Quality content is fast becoming the focal point of corporate strategizing and seems to be at the forefront of most thought leader’s minds. Global content management is being hailed as the driving force behind a shift of focus to ‘user experience’ rather than hard sales and financial opportunism.
Recent studies suggest that most multinational corporations derive at least 50% of their revenues from global markets assuming that they efficiently deliver product and marketing information to their worldwide customer base.
So why do so many of us place less emphasis on the quality and accuracy of our content when it’s in another language?
Well the obvious answer is that we lose sight of the exact message being conveyed when we don’t speak the language in front of us. We put our trust in the accuracy of machines or translators and hope that they are presenting a true reflection of our brand.
Cost seems to be an overriding factor in global content management whilst quality assurance is overlooked, and confidence is often passed from the source to the translator like the handing over of a credit card to pay for the privilege.
Machines standardise processes; people determine quality
When working in a capacity where control is relinquished it’s important to understand the process being followed and to determine how quality is controlled.
Successful global content management relies on adaptation and consideration of local audiences. Effectively managing the process of content adaptation from the source into the target locale requires professional translation agency management and commercial awareness on your part.
‘People’ define the translation process. Machines (Translation Memory) are often used to support translators and operational staff in a bid to maximise efficiencies in-house and reduce cost, increase speed of delivery and ensure consistencies for the client/end-user. However, more and more translation agencies are putting their own efficiencies first and cutting back on staff to reduce overheads and increase profits, thus becoming almost entirely dependent on machines for translation management.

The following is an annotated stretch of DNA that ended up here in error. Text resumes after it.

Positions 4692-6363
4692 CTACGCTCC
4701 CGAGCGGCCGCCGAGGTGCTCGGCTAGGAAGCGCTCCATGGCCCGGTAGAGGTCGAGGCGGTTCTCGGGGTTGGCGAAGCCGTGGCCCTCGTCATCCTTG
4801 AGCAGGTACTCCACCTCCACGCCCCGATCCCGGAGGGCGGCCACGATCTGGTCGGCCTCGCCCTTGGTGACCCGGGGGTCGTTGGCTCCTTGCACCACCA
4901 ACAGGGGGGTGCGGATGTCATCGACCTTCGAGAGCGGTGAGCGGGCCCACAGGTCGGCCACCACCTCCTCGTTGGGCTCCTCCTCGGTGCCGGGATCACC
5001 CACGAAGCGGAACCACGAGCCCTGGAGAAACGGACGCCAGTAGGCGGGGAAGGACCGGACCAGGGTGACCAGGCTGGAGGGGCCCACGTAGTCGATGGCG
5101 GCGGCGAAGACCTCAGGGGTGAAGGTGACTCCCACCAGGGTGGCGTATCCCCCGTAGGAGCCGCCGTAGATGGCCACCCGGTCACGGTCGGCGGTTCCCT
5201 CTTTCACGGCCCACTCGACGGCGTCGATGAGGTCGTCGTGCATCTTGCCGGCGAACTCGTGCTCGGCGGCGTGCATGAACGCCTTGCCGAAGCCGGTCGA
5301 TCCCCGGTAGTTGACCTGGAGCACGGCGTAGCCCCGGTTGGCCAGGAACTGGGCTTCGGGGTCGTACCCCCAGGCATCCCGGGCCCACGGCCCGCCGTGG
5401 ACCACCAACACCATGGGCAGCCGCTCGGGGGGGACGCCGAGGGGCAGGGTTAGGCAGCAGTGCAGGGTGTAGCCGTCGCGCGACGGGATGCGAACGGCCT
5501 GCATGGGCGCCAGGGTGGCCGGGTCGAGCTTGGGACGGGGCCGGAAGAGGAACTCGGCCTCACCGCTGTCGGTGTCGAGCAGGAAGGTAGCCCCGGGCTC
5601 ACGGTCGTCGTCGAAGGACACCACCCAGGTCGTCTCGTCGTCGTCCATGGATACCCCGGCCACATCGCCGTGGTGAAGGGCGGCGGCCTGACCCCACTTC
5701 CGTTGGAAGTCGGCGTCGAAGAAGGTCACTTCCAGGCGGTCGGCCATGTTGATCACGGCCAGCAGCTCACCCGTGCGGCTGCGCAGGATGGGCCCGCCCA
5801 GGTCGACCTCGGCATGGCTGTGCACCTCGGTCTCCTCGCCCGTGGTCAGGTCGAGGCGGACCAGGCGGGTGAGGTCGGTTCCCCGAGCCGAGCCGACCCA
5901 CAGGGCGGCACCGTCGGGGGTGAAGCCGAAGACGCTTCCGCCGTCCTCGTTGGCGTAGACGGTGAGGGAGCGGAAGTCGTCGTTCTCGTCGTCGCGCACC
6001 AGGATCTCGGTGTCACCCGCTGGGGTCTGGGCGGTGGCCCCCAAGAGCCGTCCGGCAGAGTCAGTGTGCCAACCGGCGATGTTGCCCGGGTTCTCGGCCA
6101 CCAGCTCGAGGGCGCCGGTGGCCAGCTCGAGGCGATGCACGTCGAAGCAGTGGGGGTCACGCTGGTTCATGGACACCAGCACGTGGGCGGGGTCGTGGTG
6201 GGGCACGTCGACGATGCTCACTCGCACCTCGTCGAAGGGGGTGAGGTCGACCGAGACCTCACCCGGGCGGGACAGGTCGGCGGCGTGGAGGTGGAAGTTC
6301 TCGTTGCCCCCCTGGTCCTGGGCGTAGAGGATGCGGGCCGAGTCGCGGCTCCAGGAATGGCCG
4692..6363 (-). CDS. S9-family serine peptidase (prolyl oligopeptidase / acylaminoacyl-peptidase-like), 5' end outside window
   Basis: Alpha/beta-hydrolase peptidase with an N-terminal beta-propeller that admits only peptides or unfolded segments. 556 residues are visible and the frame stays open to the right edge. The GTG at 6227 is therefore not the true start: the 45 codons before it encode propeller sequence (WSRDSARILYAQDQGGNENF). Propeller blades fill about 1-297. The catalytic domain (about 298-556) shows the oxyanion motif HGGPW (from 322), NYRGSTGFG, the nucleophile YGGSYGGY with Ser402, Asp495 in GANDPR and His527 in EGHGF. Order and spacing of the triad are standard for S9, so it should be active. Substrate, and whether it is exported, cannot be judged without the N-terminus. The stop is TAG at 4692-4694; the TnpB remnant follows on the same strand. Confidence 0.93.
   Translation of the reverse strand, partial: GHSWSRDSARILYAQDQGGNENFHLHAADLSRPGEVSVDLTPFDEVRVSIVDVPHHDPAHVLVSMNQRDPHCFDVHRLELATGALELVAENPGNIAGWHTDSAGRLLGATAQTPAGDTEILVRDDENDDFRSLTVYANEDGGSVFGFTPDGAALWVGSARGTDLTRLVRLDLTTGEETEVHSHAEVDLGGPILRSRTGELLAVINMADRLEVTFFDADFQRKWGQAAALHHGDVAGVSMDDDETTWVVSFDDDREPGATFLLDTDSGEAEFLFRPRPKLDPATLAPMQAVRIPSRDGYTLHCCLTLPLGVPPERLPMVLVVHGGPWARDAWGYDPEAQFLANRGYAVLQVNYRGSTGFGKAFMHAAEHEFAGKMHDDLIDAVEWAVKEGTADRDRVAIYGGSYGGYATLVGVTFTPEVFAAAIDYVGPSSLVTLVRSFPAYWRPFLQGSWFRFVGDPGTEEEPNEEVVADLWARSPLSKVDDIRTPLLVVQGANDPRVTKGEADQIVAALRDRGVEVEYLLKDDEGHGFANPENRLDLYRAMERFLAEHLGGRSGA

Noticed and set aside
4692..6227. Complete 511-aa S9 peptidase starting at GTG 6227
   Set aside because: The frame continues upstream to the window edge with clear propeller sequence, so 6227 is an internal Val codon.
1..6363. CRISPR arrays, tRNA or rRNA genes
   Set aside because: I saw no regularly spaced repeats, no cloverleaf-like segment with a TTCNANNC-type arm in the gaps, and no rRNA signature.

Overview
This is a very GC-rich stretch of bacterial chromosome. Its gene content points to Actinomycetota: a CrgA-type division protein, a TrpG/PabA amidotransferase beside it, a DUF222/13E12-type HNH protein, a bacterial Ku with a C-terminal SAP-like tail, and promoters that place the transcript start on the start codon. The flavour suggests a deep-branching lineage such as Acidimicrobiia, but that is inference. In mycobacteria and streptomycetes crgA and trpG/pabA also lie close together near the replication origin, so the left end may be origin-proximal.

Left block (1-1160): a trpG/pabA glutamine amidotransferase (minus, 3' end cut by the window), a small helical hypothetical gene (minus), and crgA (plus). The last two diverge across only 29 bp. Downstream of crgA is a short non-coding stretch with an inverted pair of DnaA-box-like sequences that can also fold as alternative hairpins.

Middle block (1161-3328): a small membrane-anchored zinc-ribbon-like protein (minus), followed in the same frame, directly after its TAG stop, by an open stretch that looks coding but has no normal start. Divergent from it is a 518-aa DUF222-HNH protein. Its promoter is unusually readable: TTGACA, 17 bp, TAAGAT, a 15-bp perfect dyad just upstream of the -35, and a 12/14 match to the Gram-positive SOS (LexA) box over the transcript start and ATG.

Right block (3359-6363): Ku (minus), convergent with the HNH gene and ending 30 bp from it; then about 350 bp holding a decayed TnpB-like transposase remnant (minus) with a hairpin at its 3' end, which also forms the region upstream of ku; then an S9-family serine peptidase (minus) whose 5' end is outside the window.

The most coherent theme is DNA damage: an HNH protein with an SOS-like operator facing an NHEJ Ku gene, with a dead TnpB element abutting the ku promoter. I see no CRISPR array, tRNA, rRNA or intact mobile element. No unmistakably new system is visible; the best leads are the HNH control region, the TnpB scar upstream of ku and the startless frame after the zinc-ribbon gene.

The lack of human involvement can result in catastrophic consequences for the delivery and interpretation of your multilingual content. Talented people determine the quality of your translated content. To ensure visitors to your website, readers of your articles/blog posts and existing clientele all enjoy an optimised ‘user experience’, you need ‘the human touch’.
Judging the deliverable – back translation
When working with content in a language you don’t understand, you obviously don’t have the luxury of managing quality first hand. By taking the time to understand what is involved in the translation process, you have the ability to manage the quality of delivery and ensure appropriate procedures are followed to increase the accuracy of the translation.
Back translation is another great way to gain insight into the quality of your translated content. Simply put, this is the further translation of an already translated document, back into the original language to provide a like-for-like comparison of the original against the back translated item.
This process should always be conducted by a translator who has not been previously involved in the project and has no prior knowledge of the objectives or its specific context.
People + Process + Technology = great global content
The ability to deliver products and product-related information to a global market quickly and cost effectively gives you distinct competitive advantage.
Content plays an essential role in the delivery of your product. By focusing on the understanding and engagement of people, process and technology, you can safeguard accurate multilingual content delivery and maximise your chances of global success.
Note: People often confuse translation memory with machine translation. Machine translation refers to software that performs translation automatically, whereas translation memory is software that stores and reuses translations performed by a human being, thus generating cost efficiencies and ensuring consistency for future translations.